Wine Bottle Capacitors




Making a capacitor out of a wine bottle.

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Step 1: Materials

What you will need to make the capacitor:

Empty Wine or Beer Bottle
Boiling Water
Scotch Tape
Clear Nail Polish
Mixing Cup
Goo-Gone (optional it make cleaning the bottles easier)
Wooden BBQ sticks
Vegetable Oil

Step 2: Cleaning the Bottles.

You need to remove all of the papers and stickers from the outside of the bottle and clean out the inside. The best way to do this is to scrape it off with a knife and then clean the goo off with goo-gone. Make sure that the inside is free of anything other than water. Then make sure that the outsides are completely dry.

Step 3: Wrapping the Bottle

Cut a piece of tinfoil that is long enough to wrap all the way around the bottle, and is wide enough so that it goes about 3/4 of the way up of the base of the bottle, not the neck. I found that it is easiest to lay the tinfoil flat and set the bottle across it, then one end of the tinfoil you tape to the side of the bottle. As you roll it paint on the clear nail polish, this will act as a glue and will keep the bottle and the tinfoil in contact. After you have wrapped it all the way around use the tape to hold the end on the bottle. Now you need to wrap the bottom of the bottle. If you cut a square piece of tinfoil you can press the tinfoil into the pit at the bottom of the bottle. Once you have a form of the bottom of the bottle, paint the entire bottom with the nail polish and press the formed tinfoil in to it. Let the nail polish dry for the time specified on the bottle.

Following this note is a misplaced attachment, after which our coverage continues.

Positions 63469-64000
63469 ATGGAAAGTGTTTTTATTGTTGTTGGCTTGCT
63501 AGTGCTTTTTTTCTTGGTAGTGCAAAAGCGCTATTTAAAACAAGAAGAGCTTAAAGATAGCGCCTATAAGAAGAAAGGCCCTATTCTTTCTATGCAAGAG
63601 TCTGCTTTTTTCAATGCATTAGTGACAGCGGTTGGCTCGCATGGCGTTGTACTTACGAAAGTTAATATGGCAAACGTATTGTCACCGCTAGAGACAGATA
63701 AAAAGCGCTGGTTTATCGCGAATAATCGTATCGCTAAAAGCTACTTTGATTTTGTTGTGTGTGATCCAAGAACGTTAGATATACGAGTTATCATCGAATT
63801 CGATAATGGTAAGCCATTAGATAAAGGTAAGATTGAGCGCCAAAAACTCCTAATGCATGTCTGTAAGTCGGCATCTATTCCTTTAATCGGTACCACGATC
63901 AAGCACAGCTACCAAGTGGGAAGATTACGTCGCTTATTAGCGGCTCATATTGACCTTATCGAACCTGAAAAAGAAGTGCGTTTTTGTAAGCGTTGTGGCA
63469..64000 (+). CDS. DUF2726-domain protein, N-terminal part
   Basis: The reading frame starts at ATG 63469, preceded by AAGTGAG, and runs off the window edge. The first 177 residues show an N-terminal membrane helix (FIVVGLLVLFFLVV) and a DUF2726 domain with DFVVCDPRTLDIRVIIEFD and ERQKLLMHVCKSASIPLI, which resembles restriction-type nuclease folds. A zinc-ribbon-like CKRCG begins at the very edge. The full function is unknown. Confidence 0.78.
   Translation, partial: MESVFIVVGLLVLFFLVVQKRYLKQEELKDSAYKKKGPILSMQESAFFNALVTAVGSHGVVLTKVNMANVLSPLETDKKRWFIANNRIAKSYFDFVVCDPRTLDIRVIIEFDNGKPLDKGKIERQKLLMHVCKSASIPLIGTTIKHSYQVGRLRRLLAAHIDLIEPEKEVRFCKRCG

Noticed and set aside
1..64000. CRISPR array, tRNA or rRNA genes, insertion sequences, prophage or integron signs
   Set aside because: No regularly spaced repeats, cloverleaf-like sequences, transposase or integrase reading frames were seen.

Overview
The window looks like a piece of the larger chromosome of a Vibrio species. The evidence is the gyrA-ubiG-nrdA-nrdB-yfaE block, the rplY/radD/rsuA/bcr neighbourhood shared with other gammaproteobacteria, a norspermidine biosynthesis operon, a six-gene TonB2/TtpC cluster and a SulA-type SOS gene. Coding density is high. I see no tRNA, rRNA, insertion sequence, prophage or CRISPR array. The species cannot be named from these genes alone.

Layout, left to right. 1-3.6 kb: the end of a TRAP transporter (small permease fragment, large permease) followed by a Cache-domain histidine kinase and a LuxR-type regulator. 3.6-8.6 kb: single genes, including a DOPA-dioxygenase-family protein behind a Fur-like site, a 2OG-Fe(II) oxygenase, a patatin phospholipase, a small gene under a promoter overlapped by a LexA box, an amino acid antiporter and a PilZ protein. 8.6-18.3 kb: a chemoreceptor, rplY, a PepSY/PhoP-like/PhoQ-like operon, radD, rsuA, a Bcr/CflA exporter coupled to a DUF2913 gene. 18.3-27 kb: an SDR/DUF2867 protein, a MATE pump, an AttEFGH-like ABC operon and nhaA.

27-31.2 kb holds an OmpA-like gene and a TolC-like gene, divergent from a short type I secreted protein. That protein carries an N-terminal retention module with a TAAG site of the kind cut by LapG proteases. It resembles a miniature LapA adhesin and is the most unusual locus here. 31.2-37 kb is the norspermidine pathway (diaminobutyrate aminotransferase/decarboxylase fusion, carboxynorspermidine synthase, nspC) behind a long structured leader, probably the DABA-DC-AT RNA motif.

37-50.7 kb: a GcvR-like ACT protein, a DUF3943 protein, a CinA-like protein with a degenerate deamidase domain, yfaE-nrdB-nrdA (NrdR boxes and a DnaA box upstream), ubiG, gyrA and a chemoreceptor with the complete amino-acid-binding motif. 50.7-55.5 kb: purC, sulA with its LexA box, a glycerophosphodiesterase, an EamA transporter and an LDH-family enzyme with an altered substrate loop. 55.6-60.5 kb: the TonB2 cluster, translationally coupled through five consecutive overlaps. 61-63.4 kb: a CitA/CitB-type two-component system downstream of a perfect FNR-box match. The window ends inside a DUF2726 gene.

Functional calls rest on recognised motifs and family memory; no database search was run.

Step 4: The Salt Water

The inside of the bottle needs to be filled with salt water up to the top of where your tinfoil ends. What I did was boiled water in a teapot and then poured it in to my measuring cup (I used about 6 cups by the way to fill 2 wine bottles and 1 beer bottle). Once the boiling water is in the measuring cup pour enough salt to make it a 1 to 12 ratio of salt to water. Meaning if you have 6 cups of water you will need about 1/2 a cup of salt. Once you have your salt poured in use your BBQ stick to stir the water until it turns clear again. Now you have to wait until your water is cool, it took mine about an hour but you could speed it up by putting it in the fridge.

Step 5: Filling the Bottles

Once your water has cooled and you have finished wrapping your bottles in tinfoil, you will need to put the water in the bottles. If you want you can get a funnel to pour the water in or you can make a mess like I did and do it free hand. Fill the bottle up to the top of the tinfoil. If you fill it up any more there will be accidental discharges into the air and the capacitor won't work. After the water is in you need to pour your vegetable oil on top of the water. You should fill it up to about the base of the neck. After you have finished filling it with the liquids, you will need to seal the top of the bottle so that if it tips over it won't make too big of a mess. An optional step you can take is to put syran wrap over the putty just in case...

Step 6: Finishing the Cap